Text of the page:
MF: That's fair. But I would say even within that, and this comes back to what I was saying earlier about it being a really mixed picture, even within sectors and sub-sectors like luxury goods, it's still really mixed. So, if you had taken a look at Burberry share price over the last number of months, it's collapsed quite heavily. It looks very attractive now based on our current fair value estimate for the stock. There's a lot of upside. But operationally, they've struggled quite a lot over the last six to nine months. LVMH, as you mentioned, is the counterpoint to that that's seeing these huge sales increases and trying to square that circle is quite difficult. The only way in which I can point to some logic around it is that some of these brands are involved in quite niche maybe growth areas that are suddenly seeing an element of structural uplift in growth, or essentially, they've hit a bit of a purple patch, and that's what's buoyed the results of LVMH but hasn't done it for Burberry. And then you've got other things, kind of little luxuries for instance like Lindt chocolate which is doing very well at the moment as well. They've managed to put price increases through. But that's not true to say of every luxury good firm or indeed consumer-facing firms. Some of them are really struggling.

JG: Sure. With Lindt and Easter coming up, that's good news them, I guess. So, thinking about AI – sorry to change subject so dramatically – I feel like people have exhausted the subject and I feel a bit tired of it already. But AI – I mean if you look at earnings season, anything associated with AI has done well. I'm thinking Meta, Palantir, we've still got NVIDIA to come, we've got that whole circus around NVIDIA at the end of the month. I mean, reading your summary of earnings season you said that there are very few attractive entry points into AI. So, if for example, you want to invest today, you want exposure to AI as a theme. How can you do it because even companies in Europe with AI exposure are overvalued?

MF: That's fair on the whole that comment, yeah, absolutely. I would say anytime there gets to be a lot of hype about a certain segment or a certain area of the market like we have now at AI, valuations just buoy as a result. If you look at the P/E of NVIDIA for instance, it's astronomical at the moment, which is always dangerous from an investor perspective because when you buy a company with a P/E that high, the expectations baked in then for growth are huge because ultimately that has to get back to a normal level of P/E at some point in its timeline. So, there's a lot of downside risk with these companies. I would say, if you look at our fair value estimates for two of the big ones, so ASML and NVIDIA currently, they're not astronomical. So, despite the fact that on the P/E basis, they're very high, we think those two companies are around 15%, 20% percent overvalued. So, it's overvalued. It's not like you should be rushing in necessarily. But it's not crazy overvalued is what we're saying. There is some element of truth to the story that it is very, very high growth. But at the same time, you're paying a premium for that at the moment.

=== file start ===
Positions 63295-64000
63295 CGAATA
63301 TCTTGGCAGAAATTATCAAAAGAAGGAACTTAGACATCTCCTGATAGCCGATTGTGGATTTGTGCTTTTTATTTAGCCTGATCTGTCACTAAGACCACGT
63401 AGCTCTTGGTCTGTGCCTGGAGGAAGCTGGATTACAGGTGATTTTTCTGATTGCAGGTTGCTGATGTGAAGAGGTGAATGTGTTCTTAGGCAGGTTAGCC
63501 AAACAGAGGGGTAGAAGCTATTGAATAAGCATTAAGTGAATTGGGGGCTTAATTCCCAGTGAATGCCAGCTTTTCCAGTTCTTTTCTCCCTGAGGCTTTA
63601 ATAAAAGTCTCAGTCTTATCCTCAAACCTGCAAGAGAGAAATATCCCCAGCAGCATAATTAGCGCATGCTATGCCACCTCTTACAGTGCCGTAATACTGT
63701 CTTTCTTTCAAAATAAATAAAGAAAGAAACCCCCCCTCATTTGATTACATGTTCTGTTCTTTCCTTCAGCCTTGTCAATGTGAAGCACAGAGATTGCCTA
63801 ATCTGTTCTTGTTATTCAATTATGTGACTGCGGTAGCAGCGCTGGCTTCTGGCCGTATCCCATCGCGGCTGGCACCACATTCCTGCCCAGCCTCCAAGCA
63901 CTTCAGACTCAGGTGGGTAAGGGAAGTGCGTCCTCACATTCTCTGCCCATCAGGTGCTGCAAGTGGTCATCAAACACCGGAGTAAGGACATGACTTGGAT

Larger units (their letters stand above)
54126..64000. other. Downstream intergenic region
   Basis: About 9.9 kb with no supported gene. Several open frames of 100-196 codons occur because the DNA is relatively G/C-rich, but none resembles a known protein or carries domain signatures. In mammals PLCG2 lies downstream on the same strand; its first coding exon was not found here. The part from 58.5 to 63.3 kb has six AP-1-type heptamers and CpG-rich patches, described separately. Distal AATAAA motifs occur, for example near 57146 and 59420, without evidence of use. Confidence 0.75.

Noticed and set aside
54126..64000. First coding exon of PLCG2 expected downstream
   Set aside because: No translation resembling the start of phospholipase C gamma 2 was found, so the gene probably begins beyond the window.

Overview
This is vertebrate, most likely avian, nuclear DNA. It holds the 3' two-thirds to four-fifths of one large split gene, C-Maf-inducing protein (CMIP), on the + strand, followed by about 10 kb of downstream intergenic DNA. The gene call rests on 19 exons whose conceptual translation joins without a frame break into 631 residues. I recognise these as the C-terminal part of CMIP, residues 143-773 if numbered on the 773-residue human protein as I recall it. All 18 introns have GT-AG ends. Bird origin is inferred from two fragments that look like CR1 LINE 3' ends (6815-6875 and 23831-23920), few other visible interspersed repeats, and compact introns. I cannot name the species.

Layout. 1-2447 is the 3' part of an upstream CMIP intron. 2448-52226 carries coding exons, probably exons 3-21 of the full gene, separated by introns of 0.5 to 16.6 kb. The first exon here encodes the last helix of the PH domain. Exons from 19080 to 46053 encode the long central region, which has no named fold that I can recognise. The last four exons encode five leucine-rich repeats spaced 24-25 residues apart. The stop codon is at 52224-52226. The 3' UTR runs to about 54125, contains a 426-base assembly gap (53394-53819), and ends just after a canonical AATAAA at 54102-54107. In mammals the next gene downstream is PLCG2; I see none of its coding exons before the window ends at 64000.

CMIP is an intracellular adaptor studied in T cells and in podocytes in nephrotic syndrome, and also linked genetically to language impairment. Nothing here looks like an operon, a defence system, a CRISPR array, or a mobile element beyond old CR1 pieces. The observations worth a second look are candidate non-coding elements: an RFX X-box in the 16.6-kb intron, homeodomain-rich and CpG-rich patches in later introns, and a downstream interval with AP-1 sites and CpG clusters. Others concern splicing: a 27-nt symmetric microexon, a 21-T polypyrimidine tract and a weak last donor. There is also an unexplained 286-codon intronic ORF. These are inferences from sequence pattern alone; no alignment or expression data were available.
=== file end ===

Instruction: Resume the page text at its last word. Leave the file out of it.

JG: Yeah. That's the problem with investing is you see a theme, you see it's hyped, you don't want to overpay. But then you can miss out because NVIDIA could have years of growth ahead of it and certainly, I remember last year we adjusted all our models with NVIDIA in terms of big ramp up in growth. So, yeah, it's a tricky one for investors. Moving on to pharmaceuticals, GLP-1 is a phrase that I wasn't expecting to say but no Novo Nordisk is another one of these European companies which everyone seems to be excited about, but you think that's now richly valued.

MF: So, it's another company that falls under that bracket of hyped. So, I think the fact that people on the street are familiar with that acronym you just used for a drug whereas no one would have known that nine, twelve months ago is just testament to the level of exposure that these stocks have got and how hyped up it is. I think what we're seeing in the market now, especially in pharmaceuticals is that the companies that are involved in anything to do with obesity have seen their valuations ramp up hugely over the last six, nine months. And other companies in other quite attractive areas of the biotech and things like this as well, oncology, immunology, these companies have seen their valuations dwindle as a result. The interest has shifted over towards the anti-obesity drugs. So, I think Novo Nordisk, is there a lot of growth potential ahead for them? Absolutely. They're the leader in this drug out and out. But at the same time, we think that stock is overvalued at the moment. And yes, you could chase it, but there's a lot more low-hanging fruit in other areas of pharma.